Komatsu Ltd., the world’s second-largest provider of construction equipment, led declines among machinery makers in Tokyo after trimming its annual profit forecast on waning investment at mining companies.
Komatsu shares fell 8.1 percent to 2,168 yen at the close in Tokyo, their biggest decline since Jan. 13, 2009. Hitachi Construction Machinery Co. fell 5.7 percent to 2,095 yen. The 120-member Topix Machinery Index, which includes Komatsu and Hitachi, dropped 2 percent.
Komatsu follows Caterpillar Inc., the biggest maker of construction and mining equipment, in reducing its outlook for the current fiscal year, which for Komatsu ends in March. Slumping demand in Latin America, Indonesia and Australia is overshadowing growth in Japan and a recovery in China, Komatsu said yesterday in its earnings statement.
“Looking at the situation based on first-half order levels, the outlook for the second half will be tougher,” Chief Executive Officer Tetsuji Ohashi said today in Tokyo.
Komatsu, which sells large dump trucks and excavators to customers such as Rio Tinto Group and BHP Billiton Ltd., said yesterday that demand for mining equipment may fall 50 percent in the 12 months ending March 31. BHP and Rio are among companies that have cut capital expenditure this year.
Komatsu estimated net income at 136 billion yen ($1.39 billion) this fiscal year, down from 184 billion yen projected in July and missing the 177 billion yen estimate of 24 analysts compiled by Bloomberg.
Hitachi Construction Machinery yesterday reported a 34 percent decline in first-half net income and reiterated profit may reach 37 billion yen for the year ending March 31. The company’s second-half sales outlook for mining equipment is optimistic, Takeshi Ishizuka, a senior analyst at Mitsubishi UFJ Morgan Stanley Securities Co., said yesterday in a report.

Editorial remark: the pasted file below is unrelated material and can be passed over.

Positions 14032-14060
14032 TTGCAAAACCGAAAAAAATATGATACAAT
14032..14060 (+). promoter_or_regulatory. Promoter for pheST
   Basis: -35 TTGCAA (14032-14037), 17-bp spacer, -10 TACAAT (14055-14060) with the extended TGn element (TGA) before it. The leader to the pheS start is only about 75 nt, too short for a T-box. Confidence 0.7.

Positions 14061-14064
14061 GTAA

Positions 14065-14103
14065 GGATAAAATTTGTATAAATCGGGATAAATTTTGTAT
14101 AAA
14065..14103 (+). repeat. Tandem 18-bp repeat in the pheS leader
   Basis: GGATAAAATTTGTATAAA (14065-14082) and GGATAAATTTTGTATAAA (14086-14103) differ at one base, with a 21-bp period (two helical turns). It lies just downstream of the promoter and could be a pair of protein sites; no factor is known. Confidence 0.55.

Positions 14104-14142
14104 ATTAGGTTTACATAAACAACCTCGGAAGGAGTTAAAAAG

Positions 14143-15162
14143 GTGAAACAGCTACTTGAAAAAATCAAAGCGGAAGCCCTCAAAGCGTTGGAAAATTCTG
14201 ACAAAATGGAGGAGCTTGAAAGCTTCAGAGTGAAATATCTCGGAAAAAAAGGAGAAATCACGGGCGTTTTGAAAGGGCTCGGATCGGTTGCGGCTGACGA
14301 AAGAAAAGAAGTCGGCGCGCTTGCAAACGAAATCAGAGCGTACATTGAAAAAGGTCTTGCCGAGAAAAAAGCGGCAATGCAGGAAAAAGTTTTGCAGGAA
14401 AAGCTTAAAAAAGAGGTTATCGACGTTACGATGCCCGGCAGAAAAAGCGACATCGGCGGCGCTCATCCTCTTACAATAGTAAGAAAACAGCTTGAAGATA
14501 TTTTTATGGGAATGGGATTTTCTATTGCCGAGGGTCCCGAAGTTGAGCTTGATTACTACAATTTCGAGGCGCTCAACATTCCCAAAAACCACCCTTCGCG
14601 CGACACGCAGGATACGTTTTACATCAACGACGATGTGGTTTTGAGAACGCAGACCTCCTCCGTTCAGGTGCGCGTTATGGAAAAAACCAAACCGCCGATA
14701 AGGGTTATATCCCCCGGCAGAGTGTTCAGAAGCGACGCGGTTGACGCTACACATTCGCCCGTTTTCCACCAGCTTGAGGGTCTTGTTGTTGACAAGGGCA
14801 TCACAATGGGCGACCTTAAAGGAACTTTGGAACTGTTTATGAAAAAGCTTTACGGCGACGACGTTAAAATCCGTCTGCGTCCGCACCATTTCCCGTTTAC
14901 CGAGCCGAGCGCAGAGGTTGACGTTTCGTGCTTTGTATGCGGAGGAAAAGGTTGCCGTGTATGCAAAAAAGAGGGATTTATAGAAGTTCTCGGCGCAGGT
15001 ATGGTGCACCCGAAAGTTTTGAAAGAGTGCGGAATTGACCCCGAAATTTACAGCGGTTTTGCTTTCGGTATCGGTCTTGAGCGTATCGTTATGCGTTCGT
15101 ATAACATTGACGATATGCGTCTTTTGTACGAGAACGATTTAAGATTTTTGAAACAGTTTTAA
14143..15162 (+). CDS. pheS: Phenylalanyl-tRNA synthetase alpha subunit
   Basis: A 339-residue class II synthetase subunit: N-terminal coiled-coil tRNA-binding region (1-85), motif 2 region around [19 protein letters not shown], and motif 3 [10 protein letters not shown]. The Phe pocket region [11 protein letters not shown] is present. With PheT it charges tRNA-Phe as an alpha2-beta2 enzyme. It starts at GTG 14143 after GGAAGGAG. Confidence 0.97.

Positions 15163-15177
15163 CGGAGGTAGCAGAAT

The pace of demand recovery in China isn’t powerful enough to cover declines in mining sales, CEO Ohashi said, a day after Komatsu forecast Chinese demand for the full year will increase by between 12 percent and 17 percent.
The company’s sales for the first half ended Sept. 30 of construction and mining equipment in Asia outside Japan and China fell 30 percent to 91.9 billion yen. Japan sales rose 13 percent to 150 billion yen, while China revenue gained 16 percent to 72.8 billion yen.
Indonesia previously accounted for about 60 percent of Komatsu sales in Asia, outside China and Japan, but the exposure is set to decline to 40 percent due to declining orders for coal mining equipment, Akira Sugiki, a senior executive officer at Komatsu, said today.
“With a large earnings downward revision and an ambiguous recovery outlook in mining equipment, we think the upside in the valuation is limited,” Yukihiro Kumagai, an analyst at Jefferies Group LLC, said in a report dated yesterday. The firm cut the rating on the stock to hold from buy.
The revision also prompted analysts from Nomura Securities Co., and Goldman Sachs Group Inc. to cut their ratings on the stock.